Challenge 19: Dealing with Diabetes
Level: Easy or Medium
Description: In this challenge you will take the role of a clinician and check if machine learning can help you predict diabetes. You should create a solution that beats a baseline accuracy of 65%, and also works very well for both classes (having diabetes vs not having diabetes). We got an accuracy of 77% with a minimal workflow. If you'd like to take this challenge from easy to medium, try implementing:
Author: Victor Palacios
The dataset is part of the large dataset held at the National Institutes of Diabetes-Digestive-Kidney Diseases in the USA. Data used for diabetes research on Pima Indian women aged 21 and over living in Phoenix, the 5th largest city in the State of Arizona in the USA. The target variable is specified as "outcome"; 1 indicates positive diabetes test result, 0 indicates negative. Someone has already been conducted on this dataset on Kaggle, so we won't delve into it too much here.
The dataset consists of only 768 records. If we divide it into a training set and a test set, the amount of data available for training will be further reduced. Additionally, there is an issue of data imbalance in the results, meaning that there are fewer instances of people with diabetes compared to those without. In such cases, we need to utilize data synthesis techniques.
Because the data is unbalanced, we stratified the data into training and testing sets. Then, we used the SMOTE method to synthesize the data. Finally, we applied the RF algorithm from H2O for classification and obtained the final results.
What is SMOTE
SMOTE, which stands for Synthetic Minority Over-sampling Technique, is a statistical technique used to increase the amount of minor classes in imbalanced machine learning datasets.
In many real-world classification problems, there may be a significant imbalance in the number of instances for each class – some classes may have much fewer instances than others (known as minority classes). This can cause machine learning algorithms to be biased towards majority classes, resulting in poor predictive performance for minority classes.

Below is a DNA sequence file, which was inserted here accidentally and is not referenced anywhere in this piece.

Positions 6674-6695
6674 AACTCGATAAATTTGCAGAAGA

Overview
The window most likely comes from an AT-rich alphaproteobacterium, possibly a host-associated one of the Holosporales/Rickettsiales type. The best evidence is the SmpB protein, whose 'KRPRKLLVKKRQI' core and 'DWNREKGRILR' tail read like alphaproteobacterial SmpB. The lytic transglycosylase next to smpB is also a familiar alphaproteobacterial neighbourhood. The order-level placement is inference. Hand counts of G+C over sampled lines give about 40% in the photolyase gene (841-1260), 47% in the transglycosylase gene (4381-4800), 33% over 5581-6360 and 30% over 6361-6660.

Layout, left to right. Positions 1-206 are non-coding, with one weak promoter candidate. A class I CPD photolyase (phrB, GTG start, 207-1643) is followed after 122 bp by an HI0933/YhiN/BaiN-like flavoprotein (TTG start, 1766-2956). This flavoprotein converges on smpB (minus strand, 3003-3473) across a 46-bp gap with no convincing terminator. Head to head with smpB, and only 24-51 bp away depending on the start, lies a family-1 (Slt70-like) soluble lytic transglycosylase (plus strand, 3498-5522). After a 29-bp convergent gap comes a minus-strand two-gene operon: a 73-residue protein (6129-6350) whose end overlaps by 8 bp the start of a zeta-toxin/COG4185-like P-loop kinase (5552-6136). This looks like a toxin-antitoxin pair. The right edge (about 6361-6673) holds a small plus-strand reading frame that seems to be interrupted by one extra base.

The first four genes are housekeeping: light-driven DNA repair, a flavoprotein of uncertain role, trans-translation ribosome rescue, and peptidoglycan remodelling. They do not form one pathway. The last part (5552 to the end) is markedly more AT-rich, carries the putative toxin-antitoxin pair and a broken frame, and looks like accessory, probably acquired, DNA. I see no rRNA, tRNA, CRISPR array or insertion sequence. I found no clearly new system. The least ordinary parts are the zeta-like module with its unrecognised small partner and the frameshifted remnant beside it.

SMOTE works by generating synthetic instances of the minority class, rather than simply oversampling the minority class or undersampling the majority class. It selects instances that are close in the feature space, drawing a line between the instances in feature space and creating a sample at a point along that line. This provides a more nuanced method of increasing the presence of the minority class in the dataset, and can lead to improved model performance.
Pros and Cons
SMOTE indeed has several advantages and disadvantages.
Advantages of SMOTE:
- Overcomes the Overfitting Problem: Overfitting is a common problem when dealing with imbalanced datasets. SMOTE helps to alleviate this risk by generating synthetic examples rather than replicating instances.
- Solves the Issues of Under-sampling: While under-sampling helps to balance the data, it results in losing important data points from the majority class that could be extremely important. With SMOTE, no such information from the majority class is lost.
- Improved Predictive Performance: By balancing class distribution through the generation of synthetic instances, SMOTE can improve the performance of machine learning models, particularly for the minority class.
Disadvantages of SMOTE:
- Not Effective for High Dimensional Data: If the dataset is high dimensional, SMOTE might not perform well since it may end up introducing noise.
- Increases the Likelihood of Overfitting: If the synthetic data is generated without a sufficient understanding of the data distributions, the model could potentially overfit the synthetic data.
- Generation of Noisy Samples: SMOTE can generate synthetic points that are not necessarily representative of valid points in the original feature space, resulting in noisier data.
- The dataset contains several erroneous values, some of which are clearly impossible, such as Zero blood pressure. I'm not sure how to handle this situation in the best way or if it would improve the metrics. I attempted a simple approach to address the issue, but it did not improve the final metrics. I'm unsure of the reason behind this.
- There are also other data synthesis methods that I'm not sure would be effective. Personally, I am somewhat opposed to data synthesis methods because they introduce noisy data. However, given the small size of this dataset, I haven't found any other alternatives.
- It would be beneficial to have more features, such as the person's regular blood sugar/insulin levels, to make comparisons.